Kaleidoscopic vision is the best way to experience the 2012 annual meeting of the Society for Investigative Dermatology (SID). The meeting celebrated the 75th anniversary of the SID, and the spirits of its founders filled the Raleigh, NC convention center. Many of their pictures were on medallion decals in the entrance hall. These decals celebrated the past, and modern QR codes connected the medallions to articles about these individuals and their times.
Another inspirational exhibit was the reproduction of Stephen Rothman’s notebook documenting his displacement from Hungary and his relocation to the University of Chicago, where he performed and recorded pharmacological studies on his own skin.
The oral and poster presentations, many by dermatology residents and fellows from around the world, inspired attendees with new data related to skin biology and skin diseases.
The role of new technologies related to genomic sciences was impressive — everything from immunological mechanisms, to tracing hospital epidemics of serious infectious diseases, to determining the etiology of very rare congenital and genetic conditions that had resisted routine genetic testing were discussed. High school students from the North Carolina School of Science and Mathematics in Durham, NC added to the youthful energy, and the students used the historical medallions on the floor for hopscotch, reminding us that the young think out of the box – and reminding us of the joy of play.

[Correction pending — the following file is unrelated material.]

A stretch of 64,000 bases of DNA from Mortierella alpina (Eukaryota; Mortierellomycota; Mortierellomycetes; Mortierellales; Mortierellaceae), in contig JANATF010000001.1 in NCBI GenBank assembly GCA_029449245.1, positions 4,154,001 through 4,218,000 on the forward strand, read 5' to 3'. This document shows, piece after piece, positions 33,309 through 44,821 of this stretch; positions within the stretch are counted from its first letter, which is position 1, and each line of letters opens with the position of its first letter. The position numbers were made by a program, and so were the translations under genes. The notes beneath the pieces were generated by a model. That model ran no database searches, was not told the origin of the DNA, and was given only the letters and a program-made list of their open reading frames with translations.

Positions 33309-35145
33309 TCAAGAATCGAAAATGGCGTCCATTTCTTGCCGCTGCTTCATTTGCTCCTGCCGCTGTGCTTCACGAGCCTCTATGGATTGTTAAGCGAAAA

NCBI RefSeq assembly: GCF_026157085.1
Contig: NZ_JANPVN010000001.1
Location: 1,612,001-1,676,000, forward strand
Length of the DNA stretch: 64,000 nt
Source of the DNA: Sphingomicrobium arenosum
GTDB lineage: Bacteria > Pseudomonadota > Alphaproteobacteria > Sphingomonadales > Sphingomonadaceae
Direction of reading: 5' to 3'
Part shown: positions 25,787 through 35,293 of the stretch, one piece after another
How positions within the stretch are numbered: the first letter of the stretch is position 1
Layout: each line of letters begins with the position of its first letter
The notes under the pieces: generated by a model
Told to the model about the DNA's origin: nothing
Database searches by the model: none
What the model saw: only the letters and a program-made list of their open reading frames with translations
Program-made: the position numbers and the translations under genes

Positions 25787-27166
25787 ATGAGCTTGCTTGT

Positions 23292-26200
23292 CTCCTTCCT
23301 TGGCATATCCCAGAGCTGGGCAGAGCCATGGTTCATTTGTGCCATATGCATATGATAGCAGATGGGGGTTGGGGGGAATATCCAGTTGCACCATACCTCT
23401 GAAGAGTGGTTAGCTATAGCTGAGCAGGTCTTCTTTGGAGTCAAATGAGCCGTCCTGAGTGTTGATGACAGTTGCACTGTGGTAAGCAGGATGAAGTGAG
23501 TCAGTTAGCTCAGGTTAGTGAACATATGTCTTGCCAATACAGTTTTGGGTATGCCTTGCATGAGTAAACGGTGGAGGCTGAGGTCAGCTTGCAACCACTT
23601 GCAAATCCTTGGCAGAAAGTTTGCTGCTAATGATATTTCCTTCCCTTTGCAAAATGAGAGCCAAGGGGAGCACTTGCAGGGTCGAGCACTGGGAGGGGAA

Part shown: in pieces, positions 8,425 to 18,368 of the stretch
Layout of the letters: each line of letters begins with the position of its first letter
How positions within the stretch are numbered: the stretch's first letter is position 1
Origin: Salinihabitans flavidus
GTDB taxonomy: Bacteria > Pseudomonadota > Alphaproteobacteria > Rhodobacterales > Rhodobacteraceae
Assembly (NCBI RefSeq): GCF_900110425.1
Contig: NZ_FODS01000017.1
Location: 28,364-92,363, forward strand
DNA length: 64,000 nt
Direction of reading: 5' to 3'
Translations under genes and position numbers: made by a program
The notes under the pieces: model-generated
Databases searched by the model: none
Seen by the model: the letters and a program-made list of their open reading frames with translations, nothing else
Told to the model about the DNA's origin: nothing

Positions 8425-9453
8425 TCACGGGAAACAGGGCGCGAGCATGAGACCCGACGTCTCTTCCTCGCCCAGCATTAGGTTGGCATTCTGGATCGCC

Five days later at the near-by concert Hall, Itzhak Perlman played the Tchaikovsky Violin Concerto in D Major with the North Carolina Symphony Orchestra: another kind of inspirational performance, where the performer and audience were rapturously engaged with a challenging concerto. Using a 300 year old Stradivarius, Perlman captivated the audience, demonstrating that (admittedly, depending on the task) technology need not always be the newest. The performance took the complete commitment of a diligent master performer completely integrated with his supporting orchestra — not very different from the lecturers at the SID, whose orchestras of supporting junior and senior scientists allow their ideas to soar.
May all performers of science and the arts practice hard and play on for their committed audiences, who turn to them for inspiration.
(the image is from Flickr and attributed to SÃ¶ren ‘chucker’ Kuklau)
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